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Home :: Archive :: 2013 :: December ::
Update on New Place

The Shakespeare Conference: SHK 24.0569  Monday, 23 December 2013

 

From:        Hardy M. Cook < This e-mail address is being protected from spambots. You need JavaScript enabled to view it >

Date:         December 23, 2013 at 9:15:03 AM EST

Subject:    Update on New Place

 

From BBC News

 

http://www.bbc.co.uk/news/uk-england-coventry-warwickshire-25484161

 

Shakespeare's last house is 'found' by archaeologists

 

The house where William Shakespeare spent the last years of his life has been “found” by archaeologists.

 

New Place in Stratford-upon-Avon, where the playwright lived until his death, was demolished in the 18th Century.

 

Archaeologists have been working on the site since 2009 and believe they have now identified features including kitchens and a brew house.

 

Kevin Colls, from Staffordshire University, said visitors would be able to see the finds.

 

Mr Colls, who managed the project, said: “We have identified as much as we can in terms of what the house looked like and where it stood on the site.

 

“The site itself has a long and drawn-out history. New Place was built in 1483 and Shakespeare bought it in 1597. The house was demolished in the 18th Century and a new house was built there.

 

“What we found were the jumbled remains of two houses, with some dating from the 18th Century house and some belonging to Shakespeare’s house. But we now have a pretty good idea of what’s what.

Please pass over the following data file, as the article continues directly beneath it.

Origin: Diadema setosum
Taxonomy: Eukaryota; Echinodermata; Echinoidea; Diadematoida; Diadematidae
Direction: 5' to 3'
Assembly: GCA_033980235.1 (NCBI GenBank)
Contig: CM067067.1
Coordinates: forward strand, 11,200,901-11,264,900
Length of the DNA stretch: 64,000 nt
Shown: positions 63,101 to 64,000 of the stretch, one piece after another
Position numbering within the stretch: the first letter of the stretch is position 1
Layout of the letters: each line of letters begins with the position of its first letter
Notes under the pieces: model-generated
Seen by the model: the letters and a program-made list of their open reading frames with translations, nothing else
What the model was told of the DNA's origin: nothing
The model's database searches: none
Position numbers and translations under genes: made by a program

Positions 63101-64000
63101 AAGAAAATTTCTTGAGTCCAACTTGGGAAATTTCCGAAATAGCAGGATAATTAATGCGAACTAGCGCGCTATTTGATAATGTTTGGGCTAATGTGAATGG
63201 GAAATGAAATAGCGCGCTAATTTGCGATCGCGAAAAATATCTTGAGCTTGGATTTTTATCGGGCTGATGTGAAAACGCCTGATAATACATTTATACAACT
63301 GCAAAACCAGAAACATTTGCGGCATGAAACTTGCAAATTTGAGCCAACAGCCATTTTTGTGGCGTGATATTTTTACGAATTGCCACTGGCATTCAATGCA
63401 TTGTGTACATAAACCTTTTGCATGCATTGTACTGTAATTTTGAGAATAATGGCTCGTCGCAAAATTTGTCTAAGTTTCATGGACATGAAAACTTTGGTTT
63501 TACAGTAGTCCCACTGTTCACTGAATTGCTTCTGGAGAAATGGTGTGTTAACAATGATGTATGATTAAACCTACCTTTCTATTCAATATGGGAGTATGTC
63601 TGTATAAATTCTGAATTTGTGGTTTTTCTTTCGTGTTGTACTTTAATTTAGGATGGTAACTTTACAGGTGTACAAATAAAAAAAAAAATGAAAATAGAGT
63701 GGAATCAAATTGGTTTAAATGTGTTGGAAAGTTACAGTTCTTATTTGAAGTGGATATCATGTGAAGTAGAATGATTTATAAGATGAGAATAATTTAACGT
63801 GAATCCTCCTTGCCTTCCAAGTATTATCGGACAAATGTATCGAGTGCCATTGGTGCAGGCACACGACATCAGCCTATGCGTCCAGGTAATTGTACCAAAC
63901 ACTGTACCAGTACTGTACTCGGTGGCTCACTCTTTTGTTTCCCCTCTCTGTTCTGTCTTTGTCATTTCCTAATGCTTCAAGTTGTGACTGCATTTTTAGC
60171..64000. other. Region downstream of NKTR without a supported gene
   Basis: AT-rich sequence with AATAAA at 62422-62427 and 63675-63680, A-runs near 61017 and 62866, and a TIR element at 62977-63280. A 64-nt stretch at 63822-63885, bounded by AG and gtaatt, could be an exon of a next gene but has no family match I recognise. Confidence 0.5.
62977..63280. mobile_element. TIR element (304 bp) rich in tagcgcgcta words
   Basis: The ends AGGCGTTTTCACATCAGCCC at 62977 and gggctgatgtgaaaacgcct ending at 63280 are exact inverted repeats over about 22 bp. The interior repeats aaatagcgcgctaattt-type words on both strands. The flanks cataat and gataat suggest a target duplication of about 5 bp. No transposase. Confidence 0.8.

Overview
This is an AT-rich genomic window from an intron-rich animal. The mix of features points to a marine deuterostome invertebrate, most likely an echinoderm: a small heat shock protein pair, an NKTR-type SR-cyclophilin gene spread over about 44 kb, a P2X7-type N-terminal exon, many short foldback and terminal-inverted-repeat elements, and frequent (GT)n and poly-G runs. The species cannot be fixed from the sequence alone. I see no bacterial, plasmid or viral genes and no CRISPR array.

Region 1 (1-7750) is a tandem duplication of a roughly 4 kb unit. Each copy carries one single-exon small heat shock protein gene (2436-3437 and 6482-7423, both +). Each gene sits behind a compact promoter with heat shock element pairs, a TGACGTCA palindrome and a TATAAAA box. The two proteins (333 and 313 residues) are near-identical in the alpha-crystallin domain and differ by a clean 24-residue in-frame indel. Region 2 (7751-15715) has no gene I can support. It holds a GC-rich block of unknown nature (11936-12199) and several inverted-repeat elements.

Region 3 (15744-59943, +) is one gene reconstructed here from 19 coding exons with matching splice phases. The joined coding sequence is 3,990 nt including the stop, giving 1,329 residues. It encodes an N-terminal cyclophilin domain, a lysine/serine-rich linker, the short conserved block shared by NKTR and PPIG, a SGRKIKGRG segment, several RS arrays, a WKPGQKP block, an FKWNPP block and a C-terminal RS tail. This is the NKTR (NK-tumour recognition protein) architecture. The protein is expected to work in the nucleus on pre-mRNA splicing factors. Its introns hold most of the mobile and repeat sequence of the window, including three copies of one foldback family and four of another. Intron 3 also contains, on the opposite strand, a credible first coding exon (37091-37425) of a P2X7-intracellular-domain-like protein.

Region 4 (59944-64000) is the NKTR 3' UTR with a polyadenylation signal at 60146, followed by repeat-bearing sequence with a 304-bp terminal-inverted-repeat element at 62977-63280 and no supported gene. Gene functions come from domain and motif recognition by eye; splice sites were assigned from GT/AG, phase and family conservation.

“We have identified pretty accurately the footprint of Shakespeare’s New Place and can say what kind of activities would have gone on in the rooms, such as the brew house, which ran down the side of the house, and the kitchens.”

 

He said the Shakespeare Birthplace Trust, which owns the site and commissioned the dig, was considering plans to allow members of the public to access the site, on Chapel Street, such as a walkway that followed the outline of the rooms.

 

He said he was now managing the second phase of the project, in which archaeologists would conduct technical analysis of the finds, some of which may date back to Shakespeare's time.

 

A spokesperson for the birthplace trust, said it was planning a “major project” for the site in 2016, the 400th anniversary of Shakespeare’s death.

 

“At this very early stage we are consulting widely and hope to announce more details next year,” he said.

 
 

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